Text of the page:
Women’s health is an important area to discuss because it helps a woman through the different stages in her life, as well as informing her about certain conditions and diseases that may occur. Educating women about life transitions is key to keeping a healthy, happy, and productive life. Below is a list of some of the conditions we treat at our clinic for women.
Polycystic Ovary Syndrome (PCOS)
Polycystic Ovary Syndrome (PCOS) is a condition that affects a woman’s ovaries. According to the Office on Women’s Health, approximately 1 out of 10 women experience PCOS sometime in their life. Some doctors describe PCOS as the “silent killer” because it cannot be diagnosed with just one test–so many women may not even realize they have PCOS.
PCOS has been linked to women having a higher risk of developing type 2 diabetes, heart disease, and high cholesterol. It is important to seek early intervention to reduce your chance of other conditions.
Signs and symptoms of PCOS typically occur during late teenage years or early adulthood and may include:
- Irregular or no menstrual periods
- Hirsutism (excess hair growth)
- Hair loss
- Abdominal/pelvic pain
- Areas of dark skin on the back of the neck
Polycystic Ovaries is when a woman has a collection of little cysts surrounding the edges of her ovaries. Typically cysts do not cause any real issues (unless they are big), but they could indicate something else is wrong. Polycystic ovaries do not automatically mean that you have PCOS. In order for a woman to be diagnosed with PCOS, she needs to have abnormal menstrual cycles as well as signs of androgen excess (acne, hair loss, etc).
PCOS is an extremely common cause of infertility in women. Often, many women do not know they have PCOS and go undiagnosed—not knowing that PCOS is causing their infertility—until they seek treatment.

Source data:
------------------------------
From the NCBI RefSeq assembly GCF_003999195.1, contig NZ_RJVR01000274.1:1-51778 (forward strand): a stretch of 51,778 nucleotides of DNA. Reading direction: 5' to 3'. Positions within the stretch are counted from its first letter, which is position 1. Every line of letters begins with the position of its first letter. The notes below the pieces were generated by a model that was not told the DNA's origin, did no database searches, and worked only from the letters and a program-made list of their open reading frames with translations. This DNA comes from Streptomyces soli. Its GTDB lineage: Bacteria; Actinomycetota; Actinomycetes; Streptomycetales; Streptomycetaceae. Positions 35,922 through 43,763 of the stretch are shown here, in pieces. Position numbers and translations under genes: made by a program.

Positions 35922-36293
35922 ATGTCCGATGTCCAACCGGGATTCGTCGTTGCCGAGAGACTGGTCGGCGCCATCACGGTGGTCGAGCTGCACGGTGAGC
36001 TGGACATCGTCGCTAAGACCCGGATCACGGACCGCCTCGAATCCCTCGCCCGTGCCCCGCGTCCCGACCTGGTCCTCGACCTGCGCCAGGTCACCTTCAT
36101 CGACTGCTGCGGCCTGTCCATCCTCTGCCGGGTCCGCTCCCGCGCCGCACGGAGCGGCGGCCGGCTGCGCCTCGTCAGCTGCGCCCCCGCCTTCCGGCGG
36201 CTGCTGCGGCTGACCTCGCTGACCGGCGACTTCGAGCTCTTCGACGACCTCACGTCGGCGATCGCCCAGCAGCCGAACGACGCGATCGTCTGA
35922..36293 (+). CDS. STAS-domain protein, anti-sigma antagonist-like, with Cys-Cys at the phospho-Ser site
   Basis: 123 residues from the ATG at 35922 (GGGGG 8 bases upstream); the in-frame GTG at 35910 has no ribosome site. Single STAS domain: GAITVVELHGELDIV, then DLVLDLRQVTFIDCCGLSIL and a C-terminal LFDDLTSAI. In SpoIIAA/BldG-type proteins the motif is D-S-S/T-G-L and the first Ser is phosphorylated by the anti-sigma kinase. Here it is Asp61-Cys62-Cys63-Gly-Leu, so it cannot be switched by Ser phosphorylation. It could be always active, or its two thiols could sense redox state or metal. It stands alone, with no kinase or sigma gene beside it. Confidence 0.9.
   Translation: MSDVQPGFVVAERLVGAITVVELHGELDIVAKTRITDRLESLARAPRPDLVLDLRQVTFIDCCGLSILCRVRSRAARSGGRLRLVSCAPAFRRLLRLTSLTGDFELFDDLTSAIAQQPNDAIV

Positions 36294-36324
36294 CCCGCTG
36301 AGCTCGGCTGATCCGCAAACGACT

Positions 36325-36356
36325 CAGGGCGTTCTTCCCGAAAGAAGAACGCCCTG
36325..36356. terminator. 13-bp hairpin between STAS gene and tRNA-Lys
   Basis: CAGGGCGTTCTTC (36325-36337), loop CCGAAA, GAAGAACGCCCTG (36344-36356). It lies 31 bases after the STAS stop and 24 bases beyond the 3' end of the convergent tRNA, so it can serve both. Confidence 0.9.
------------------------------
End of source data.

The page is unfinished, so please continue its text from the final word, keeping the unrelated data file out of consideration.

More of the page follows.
According to the Mayo Clinic, approximately 40%-50% of cases of infertility in the United States are due to an issue occurring in the woman. Infertility means that you are unable to conceive despite having regular, unprotected sex and have not been able to conceive after one year of trying. Age, smoking, alcohol, obesity, eating disorders, mental stress, and STIs can all contribute to infertility. There are many conditions that can cause infertility—but many women go undiagnosed. Some common causes of infertility include:
- Poor egg quality
- Overactive/underactive thyroid gland
- Chronic conditions/diseases
- Ovulation disorders
Getting a physical exam by your doctor, as well as functional medical testing can help determine why you may be experiencing infertility.
Menopause occurs in a woman’s life when she stops having menstrual cycles and her body goes through changes that no longer allow her to become pregnant because the ovaries stop the production of the hormones estrogen and progesterone. Menopause naturally happens to women around the age 45 to 55. When women go through menopause, she will commonly experience menopausal transition (perimenopause) which means that her periods will stop and start for a period of time. The only way for a woman to tell if she has gone through menopause is if she has not had a period for one year.
Many women tend to be afraid of menopause because it can develop uncomfortable symptoms; however, treatment options are readily available to help cope with them. Common symptoms of menopause include:
- Irregular periods
- Hot flashes
- Vaginal or urinary complications
- Mood swings/mood changes
- Changing feelings towards sex
In addition to seeking medical treatment to help painful symptoms, being active, eating healthy, quit smoking, and taking care of your gynecological health can help reduce symptoms as well.
Dysmenorrhea, also known as menstrual cramps, is a constant dull, throbbing sensation located in the lower abdomen. Menstrual cramps are very common in most women, and discomfort can range from annoying to debilitating. Menstrual cramps tend to go away as a woman gets older or after she has given birth.
Symptoms of menstrual cramps may include one or many of the following:
- Dull, throbbing or constant cramping pain in the lower abdomen